Home Blog adult-use Minnesota Regulators Destroy $278,000 Worth of Cannabis Flower

Minnesota Regulators Destroy $278,000 Worth of Cannabis Flower

Cannabis regulators in Minnesota have destroyed cannabis products with a value of nearly $300,000, according to a report in local media. The cannabis products, which were seized from 58 businesses that had been selling them as THCA hemp flower, were destroyed after an agreement between state agencies allowed medical marijuana regulators to enforce a ban on the popular products.

Minnesota legalized adult-use cannabis last year, although regulated sales of recreational weed are not expected to begin until early next year. Many retailers, however, have been selling cannabis marketed as hemp flower under a supposed loophole in the law that some say made sales of hemp rich in THC legal under federal law. 

The Minnesota Office of Medical Cannabis was given temporary jurisdiction over hemp-derived products but not raw hemp flower under legislation passed in 2022. The law covered low-THC products including gummies and beverages, but not raw hemp flower. The new Office of Cannabis Management will regulate raw cannabis flower once businesses are licensed under last year’s recreational marijuana legalization law. Until then, however, hemp flower was left in a legal gray area.

This regulatory gap led many retailers to offer hemp flower products with THCA levels above 0.3% by weight, the level of delta-9 THC allowed in a crop for it to be considered legal hemp under federal law. Other businesses that refused to take advantage of the loophole and did not sell high-THC hemp flower were left at a competitive disadvantage.

Under an agreement by state agencies, medical cannabis inspectors were deputized by the Office of Cannabis Management to enforce the ban on cannabis flower sales. With the agreement in place, inspectors have been able to seize raw cannabis flower products that exceed 0.3% in total THC, which includes Delta-9 THCA and THCA, a cannabinoid that is converted to delta-9 THC when heated through a process known as decarboxylation.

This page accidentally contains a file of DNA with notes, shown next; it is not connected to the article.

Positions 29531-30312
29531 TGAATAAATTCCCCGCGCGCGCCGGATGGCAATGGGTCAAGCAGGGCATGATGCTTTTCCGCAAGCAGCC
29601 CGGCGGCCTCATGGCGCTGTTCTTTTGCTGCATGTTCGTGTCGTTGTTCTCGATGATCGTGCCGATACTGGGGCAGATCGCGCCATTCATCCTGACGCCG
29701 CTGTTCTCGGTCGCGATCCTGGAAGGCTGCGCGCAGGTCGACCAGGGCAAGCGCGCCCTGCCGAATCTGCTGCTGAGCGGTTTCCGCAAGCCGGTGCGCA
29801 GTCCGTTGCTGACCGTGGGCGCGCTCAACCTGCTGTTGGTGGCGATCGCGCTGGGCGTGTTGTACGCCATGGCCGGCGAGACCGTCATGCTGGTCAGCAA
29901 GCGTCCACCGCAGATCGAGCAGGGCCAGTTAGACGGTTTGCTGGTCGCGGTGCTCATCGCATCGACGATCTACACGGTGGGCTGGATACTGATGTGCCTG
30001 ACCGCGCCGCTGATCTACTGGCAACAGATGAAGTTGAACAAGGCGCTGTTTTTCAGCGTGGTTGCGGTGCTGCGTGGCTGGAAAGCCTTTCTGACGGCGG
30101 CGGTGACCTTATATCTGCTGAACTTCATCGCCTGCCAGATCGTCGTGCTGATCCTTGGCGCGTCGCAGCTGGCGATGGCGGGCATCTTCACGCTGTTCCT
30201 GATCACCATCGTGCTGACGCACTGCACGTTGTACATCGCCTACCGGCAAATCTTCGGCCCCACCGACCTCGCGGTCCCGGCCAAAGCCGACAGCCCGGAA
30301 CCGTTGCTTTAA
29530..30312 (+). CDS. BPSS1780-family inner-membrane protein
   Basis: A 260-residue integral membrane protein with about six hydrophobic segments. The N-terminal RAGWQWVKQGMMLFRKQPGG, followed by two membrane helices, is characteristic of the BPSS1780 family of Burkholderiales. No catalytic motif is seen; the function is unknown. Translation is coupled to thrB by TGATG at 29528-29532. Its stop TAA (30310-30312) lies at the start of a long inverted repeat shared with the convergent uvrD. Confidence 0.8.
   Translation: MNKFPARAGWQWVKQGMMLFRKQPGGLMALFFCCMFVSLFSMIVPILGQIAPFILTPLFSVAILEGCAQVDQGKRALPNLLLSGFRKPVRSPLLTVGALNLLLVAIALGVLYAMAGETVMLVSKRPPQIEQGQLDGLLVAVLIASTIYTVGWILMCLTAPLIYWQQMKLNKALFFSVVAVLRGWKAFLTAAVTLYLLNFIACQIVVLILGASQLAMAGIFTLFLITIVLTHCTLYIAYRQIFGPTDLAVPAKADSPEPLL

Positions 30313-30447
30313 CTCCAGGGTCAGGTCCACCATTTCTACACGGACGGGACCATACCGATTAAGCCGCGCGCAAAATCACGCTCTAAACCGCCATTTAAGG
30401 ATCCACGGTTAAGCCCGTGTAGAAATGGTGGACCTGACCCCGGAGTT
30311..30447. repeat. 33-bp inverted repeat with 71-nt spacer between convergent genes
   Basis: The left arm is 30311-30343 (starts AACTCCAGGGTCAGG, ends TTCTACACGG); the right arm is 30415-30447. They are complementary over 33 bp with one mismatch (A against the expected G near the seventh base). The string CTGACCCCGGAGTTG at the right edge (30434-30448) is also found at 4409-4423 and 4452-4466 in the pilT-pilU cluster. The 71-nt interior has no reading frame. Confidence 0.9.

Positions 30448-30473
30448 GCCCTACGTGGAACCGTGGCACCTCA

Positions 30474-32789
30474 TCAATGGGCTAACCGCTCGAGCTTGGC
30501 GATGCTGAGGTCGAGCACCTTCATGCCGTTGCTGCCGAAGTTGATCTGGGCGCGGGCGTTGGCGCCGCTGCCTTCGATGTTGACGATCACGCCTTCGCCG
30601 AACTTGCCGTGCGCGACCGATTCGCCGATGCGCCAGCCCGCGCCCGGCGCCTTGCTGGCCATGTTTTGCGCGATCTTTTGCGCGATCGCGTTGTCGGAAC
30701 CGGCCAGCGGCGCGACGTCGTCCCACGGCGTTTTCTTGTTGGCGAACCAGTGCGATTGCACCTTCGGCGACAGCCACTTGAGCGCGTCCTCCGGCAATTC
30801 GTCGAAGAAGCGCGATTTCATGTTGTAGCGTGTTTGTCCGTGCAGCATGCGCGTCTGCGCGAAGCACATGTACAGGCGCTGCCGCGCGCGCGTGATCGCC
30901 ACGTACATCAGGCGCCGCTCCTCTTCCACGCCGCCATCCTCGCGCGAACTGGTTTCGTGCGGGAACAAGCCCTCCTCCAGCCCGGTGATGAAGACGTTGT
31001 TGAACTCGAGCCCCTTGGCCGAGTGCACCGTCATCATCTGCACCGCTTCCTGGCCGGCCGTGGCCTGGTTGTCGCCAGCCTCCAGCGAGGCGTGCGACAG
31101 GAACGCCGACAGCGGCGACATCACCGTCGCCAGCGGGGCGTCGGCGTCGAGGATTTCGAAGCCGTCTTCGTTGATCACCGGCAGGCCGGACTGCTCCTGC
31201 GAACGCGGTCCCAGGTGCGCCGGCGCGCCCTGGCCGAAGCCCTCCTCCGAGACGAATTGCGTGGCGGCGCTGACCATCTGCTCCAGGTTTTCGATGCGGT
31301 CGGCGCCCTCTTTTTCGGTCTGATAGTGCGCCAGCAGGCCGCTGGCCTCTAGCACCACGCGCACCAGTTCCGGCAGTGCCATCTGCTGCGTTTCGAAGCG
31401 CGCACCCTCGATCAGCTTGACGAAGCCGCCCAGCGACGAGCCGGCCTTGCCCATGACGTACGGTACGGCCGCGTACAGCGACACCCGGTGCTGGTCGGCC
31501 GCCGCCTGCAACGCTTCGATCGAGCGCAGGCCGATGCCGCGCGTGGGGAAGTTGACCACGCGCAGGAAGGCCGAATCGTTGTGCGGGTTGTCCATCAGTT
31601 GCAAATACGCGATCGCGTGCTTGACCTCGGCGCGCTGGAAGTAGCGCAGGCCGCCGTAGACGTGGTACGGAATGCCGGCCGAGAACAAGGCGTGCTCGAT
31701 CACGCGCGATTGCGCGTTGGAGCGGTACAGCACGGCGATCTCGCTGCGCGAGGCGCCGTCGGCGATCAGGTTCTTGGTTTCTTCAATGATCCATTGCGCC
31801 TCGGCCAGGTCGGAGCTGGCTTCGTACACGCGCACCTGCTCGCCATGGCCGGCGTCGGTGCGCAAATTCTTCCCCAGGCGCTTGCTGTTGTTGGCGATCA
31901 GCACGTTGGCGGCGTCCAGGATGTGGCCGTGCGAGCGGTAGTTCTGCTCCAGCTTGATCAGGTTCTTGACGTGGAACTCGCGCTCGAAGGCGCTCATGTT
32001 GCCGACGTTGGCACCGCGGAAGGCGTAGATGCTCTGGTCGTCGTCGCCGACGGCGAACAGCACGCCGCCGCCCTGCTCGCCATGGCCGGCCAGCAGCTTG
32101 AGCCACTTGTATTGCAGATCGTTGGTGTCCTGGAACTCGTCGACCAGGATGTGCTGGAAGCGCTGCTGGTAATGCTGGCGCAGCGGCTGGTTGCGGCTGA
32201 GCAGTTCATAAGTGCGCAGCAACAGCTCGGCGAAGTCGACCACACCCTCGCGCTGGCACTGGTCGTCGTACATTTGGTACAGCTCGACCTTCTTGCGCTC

Since the agreement went into effect in March, inspectors have been reviewing test results of hemp flower products to ensure they do not exceed 0.3% total THC. Hemp flower products with total THC levels that exceed the 0.3% limit on total THC have been confiscated.

More Than 12,000 Products Destroyed

Last week, the Office of Cannabis Management revealed that a total of 12,094 units of cannabis flower products had been seized and destroyed, including pre-rolled joints and bags and jars of cannabis flower with an estimated value of $278,000. The products had been seized from 58 businesses across Minnesota and represented approximately 73 pounds of raw cannabis flower.

An enforcement notice given to shop operators when cannabis flower products were seized threatened fines “in excess of $1 million.” However, the Office of Cannabis Management reported that no citations were issued and no fines were assessed when the products were confiscated.

David Mendolia, the owner of St. Paul Cannabis, is one of the hemp business owners who complied with the spirit of the law and declined to carry cannabis flower rich in THCA. He said he is happy that enforcement has begun but wondered why no citations have been issued to retailers selling hemp flower.

“The places that have been doing it have been reported by those who are better actors over and over and over and over,” Mendolia told MinnPost. 

Legislation signed into law by Minnesota Governor Tim Walz in May will combine the Office of Cannabis Management with the Office of Medical Cannabis next month. The newly combined agency will also have jurisdiction over hemp flower, making the current interagency regulatory agreement unnecessary.

The Drug Enforcement Administration also tightened the loophole in the regulation of hemp flower with a legal decision issued last month to an attorney who asked for clarification on the issue. Under the DEA guidance, high-THCA hemp flower is federally illegal marijuana, not legal hemp.

“The ‘decarboxylation’ process converts Delta-9 THCA to Delta-9 THC,” Terrance Boos, the DEA’s chief of drug and chemical evaluation section, wrote in a letter to Washington, D.C., attorney Shane Pennington. “Thus, for the purposes of enforcing the hemp definition, the delta-9-THC level must account for any delta-9-THCA in a substance. Accordingly, cannabis-derived THCA does not meet the definition of hemp under the (Controlled Substances Act) because upon conversion for identification purposes as required by Congress, it is equivalent to delta-9-THC.”

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